Option B is the most popular option among the shipper, intermediary, and trucker commenters. This option is essentially a restatement of the general incentive principle. As explained in the NPRM, it makes sense that if free time represents a reasonable opportunity for a shipper to retrieve a container, it should be tied, to the extent possible, to cargo availability, and the Commission recognizes the merits of that approach. But the Commission will not in this general interpretive rule make a finding that failure to start free time upon “availability” is necessarily unreasonable. The operational environments and commercial conditions at terminals across the country vary significantly, and in some situations, there might not be much difference between tying free time to vessel discharge and tying it to availability. For similar reasons, while the Commission will consider in the reasonableness analysis how demurrage and detention practices address interruptions in availability during free time, requiring specific “stop-the-clock” procedures is beyond the scope of this rulemaking.
III. Discussion of Particular Issues
To the contrary, ocean carrier demurrage and detention practices and regulations are within the Commission’s jurisdiction under section 41102. Int’l Fed. of Freight Forwarders Ass’ns at 7; Int’l Motor Freight at 2 (“Finally, the rates we are charged for per diem and demurrage need to be looked at. Every year, per diem charges increase, regardless of the economic climate, for the same container that sits out year after year.”); Nat’l Retail Sys. At 1; Thunderbolt Global Logistics, LLC at 2 (“We feel that ocean carriers use detention charges as a profit center. There should be a formula for detention charges that can be applied across the board by all carriers at all ports.”). 84 FR at (“Absent extenuating circumstances, practices and regulations that provide for imposition of detention when it does not serve its incentivizing purposes, such as when empty containers cannot be returned, are likely to be found unreasonable.”); id. at (framing guidance as “bsent extenuating circumstances”).
The Commission also supported defining demurrage and detention in terms of what asset is the source of the charge as opposed to the location of a container . The Commission discouraged use of terms such as “storage” and “per diem” as synonyms for demurrage and detention because these terms add additional complexity and are apparently inconsistent with international practice. CommCission assumes there are operational reasons for dual move requirements, they effectively tie a trucker’s ability to avoid charges to doing additional business with a carrier or at a terminal. In an appropriate case, the Commission would carefully scrutinize such practices.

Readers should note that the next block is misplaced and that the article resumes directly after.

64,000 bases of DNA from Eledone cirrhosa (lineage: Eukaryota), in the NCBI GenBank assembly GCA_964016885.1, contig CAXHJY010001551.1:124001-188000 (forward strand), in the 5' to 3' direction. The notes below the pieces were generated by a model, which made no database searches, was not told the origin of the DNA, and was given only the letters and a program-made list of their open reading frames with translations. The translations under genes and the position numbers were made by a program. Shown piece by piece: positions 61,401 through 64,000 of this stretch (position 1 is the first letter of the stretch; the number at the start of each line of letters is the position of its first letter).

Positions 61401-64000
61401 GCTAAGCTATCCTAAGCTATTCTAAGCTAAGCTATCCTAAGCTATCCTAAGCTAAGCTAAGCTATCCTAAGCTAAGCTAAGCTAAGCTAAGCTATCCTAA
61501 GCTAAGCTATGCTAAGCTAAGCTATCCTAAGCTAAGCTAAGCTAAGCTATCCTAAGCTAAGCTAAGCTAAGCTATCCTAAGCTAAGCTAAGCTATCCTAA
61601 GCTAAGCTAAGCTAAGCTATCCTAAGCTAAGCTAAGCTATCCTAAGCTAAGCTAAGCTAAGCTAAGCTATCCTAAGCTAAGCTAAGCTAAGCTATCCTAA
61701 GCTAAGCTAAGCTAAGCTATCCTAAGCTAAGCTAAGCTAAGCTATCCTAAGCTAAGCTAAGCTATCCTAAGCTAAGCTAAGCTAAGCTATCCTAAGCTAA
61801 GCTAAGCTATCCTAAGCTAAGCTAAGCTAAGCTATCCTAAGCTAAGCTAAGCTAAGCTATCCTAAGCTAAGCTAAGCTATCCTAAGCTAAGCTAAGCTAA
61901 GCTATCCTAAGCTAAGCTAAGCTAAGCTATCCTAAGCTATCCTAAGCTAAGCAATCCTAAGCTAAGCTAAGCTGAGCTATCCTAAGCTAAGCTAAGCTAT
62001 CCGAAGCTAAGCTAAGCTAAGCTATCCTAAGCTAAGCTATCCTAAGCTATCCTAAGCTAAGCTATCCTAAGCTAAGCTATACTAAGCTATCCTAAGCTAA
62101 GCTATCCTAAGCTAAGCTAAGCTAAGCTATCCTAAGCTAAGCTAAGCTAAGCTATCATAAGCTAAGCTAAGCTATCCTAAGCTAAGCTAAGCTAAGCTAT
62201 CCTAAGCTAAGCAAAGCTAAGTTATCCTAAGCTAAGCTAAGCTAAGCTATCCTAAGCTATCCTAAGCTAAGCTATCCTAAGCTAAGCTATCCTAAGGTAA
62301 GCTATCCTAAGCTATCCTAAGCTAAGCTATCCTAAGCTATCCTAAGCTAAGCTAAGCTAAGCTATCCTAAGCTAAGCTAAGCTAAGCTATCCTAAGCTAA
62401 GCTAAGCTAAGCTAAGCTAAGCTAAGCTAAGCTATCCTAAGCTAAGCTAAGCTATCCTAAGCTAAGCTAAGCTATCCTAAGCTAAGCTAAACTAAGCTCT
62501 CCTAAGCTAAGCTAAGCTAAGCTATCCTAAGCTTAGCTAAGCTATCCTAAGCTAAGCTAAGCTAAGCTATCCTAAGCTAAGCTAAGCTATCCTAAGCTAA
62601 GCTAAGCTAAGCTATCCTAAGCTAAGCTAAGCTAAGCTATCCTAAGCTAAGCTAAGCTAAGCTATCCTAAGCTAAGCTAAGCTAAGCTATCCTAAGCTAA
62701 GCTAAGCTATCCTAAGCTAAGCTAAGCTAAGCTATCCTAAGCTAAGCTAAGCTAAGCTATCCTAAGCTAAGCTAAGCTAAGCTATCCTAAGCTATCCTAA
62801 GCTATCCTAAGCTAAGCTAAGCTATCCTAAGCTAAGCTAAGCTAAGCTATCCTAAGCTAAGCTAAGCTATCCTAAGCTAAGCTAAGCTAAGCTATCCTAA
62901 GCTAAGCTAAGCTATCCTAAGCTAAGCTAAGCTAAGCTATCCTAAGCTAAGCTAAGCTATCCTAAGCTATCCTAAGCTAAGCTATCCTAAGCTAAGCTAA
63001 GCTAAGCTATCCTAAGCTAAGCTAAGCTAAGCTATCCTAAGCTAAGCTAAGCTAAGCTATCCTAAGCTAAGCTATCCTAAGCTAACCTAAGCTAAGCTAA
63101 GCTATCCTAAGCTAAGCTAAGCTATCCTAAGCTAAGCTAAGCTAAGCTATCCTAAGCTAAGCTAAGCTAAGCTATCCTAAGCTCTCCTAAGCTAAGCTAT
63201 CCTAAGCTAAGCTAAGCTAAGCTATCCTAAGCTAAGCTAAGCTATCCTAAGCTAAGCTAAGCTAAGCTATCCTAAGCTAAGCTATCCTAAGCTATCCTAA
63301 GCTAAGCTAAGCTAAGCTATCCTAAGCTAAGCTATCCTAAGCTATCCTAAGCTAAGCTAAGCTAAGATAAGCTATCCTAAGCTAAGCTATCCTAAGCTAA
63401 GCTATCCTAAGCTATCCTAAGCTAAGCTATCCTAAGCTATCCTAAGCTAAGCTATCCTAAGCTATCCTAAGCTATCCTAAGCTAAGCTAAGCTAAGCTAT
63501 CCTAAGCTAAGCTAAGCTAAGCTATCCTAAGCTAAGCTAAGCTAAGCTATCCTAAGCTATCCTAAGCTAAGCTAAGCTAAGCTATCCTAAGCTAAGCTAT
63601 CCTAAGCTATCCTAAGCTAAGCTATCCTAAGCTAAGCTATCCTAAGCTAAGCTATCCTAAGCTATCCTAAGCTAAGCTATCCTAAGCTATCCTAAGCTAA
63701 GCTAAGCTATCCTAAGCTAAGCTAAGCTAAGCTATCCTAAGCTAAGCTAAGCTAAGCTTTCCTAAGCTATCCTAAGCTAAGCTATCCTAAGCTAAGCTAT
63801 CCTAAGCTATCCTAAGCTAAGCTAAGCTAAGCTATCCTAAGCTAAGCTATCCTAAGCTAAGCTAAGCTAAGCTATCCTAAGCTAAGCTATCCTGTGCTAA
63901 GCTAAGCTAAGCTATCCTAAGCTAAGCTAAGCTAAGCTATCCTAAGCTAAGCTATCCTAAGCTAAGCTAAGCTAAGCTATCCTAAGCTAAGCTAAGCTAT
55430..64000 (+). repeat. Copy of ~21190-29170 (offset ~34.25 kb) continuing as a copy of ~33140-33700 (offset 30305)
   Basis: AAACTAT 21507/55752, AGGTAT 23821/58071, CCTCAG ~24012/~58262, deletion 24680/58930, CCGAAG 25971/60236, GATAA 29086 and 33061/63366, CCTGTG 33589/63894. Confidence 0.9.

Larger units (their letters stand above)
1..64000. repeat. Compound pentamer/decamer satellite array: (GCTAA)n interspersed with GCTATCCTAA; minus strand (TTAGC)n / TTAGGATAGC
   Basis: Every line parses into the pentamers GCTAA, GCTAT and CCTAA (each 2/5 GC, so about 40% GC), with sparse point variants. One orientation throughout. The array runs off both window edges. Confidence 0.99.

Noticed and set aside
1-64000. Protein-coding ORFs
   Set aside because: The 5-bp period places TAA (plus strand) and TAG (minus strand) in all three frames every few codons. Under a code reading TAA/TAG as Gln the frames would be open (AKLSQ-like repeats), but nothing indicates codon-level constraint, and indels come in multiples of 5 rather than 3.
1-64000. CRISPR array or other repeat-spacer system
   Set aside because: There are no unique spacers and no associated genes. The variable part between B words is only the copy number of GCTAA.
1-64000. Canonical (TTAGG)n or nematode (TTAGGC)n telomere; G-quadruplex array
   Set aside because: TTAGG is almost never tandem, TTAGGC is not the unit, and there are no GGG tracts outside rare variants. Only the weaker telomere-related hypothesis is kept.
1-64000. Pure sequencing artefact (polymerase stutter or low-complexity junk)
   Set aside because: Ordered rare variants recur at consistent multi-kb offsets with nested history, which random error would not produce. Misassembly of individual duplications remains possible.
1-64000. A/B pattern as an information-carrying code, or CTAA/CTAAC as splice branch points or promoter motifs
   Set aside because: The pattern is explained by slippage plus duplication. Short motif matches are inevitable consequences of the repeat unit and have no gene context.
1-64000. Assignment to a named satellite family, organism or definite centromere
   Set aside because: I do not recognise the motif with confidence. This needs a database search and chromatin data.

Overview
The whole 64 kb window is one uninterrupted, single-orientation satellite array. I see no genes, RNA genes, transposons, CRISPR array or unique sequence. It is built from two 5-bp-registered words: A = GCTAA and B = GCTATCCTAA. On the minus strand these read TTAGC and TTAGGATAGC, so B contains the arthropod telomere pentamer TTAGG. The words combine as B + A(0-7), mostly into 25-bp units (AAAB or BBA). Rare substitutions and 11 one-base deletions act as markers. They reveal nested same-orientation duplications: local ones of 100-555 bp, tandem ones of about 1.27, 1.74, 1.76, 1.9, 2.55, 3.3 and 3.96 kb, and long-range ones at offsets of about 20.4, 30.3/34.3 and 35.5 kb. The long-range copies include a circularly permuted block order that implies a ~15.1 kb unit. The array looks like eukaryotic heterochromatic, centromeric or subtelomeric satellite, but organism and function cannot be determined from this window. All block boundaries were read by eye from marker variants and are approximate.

Subsequently, however, the Supreme Court held that to determine reasonableness under section 41102’s predecessor, one should look at how well charges correlate to their benefits. Consequently, Commission precedent does not bar the Commission from applying the incentive principle to government inspections—it supports its application. Accordingly, because the participants in Fact Finding Investigation No. 28 and the commenters consistently emphasized the utility of demurrage and detention in incentivizing cargo movement and productive asset use, the Commission continues to understand demurrage and detention as primarily being financial incentives to promote freight fluidity. That said, the Commission is amending the final rule to recognize that the demurrage and detention might have other purposes. First, the Commission is adding the word “primary” to the “Incentive Principle” paragraph of the rule.
In the absence of extenuating circumstances, demurrage and detention practices and regulations that lack a cap on the amount of demurrage or detention that may be imposed while cargo is undergoing government inspection are likely to be found unreasonable. The Commission emphasized that concepts such as cargo availability or accessibility refer to the actual availability of cargo for retrieval by a shipper or trucker. The Commission did not go so far as to define what availability means, but it said that certain practices would weigh favorably in the reasonableness analysis, including starting free time upon container availability and stopping a demurrage or free time clock when a container is rendered unavailable, such as when a trucker cannot get an appointment within free time. Commenters did, however, raise questions about the scope of the rule. Several commenters urged that the rule apply to export shipments as well as imports, and they raised issues unique to exports, such as rolled bookings due to vessel and schedule changes and ocean carrier changes to container return cutoff dates and insufficient notice of such changes. It was because the Commission was issuing guidance applicable to all regulated entities within its purview that the Commission declined to issue a legislative rule or the rule proposed by the petitioners in Docket No.
- Intermediaries Ass’n at 4.
- It would seem to be in the best interests of ocean carriers and marine terminal operators to provide this sort of guidance and to avoid imposing onerous evidentiary requirements on their customers, as legitimate disputes that do not get resolved informally can lead to formal action in the form of Shipping Act claims or calls for additional Commission regulation.
- The UIIA “is a multimodal negotiated interchange agreement that serves as the standard interchange agreement for most intermodal equipment interchanges except chassis.” Generally, it governs relationships between signatory ocean carriers and truckers.
- Setting forth factors that the Commission might consider in a case, however, does not shift the burden of proof.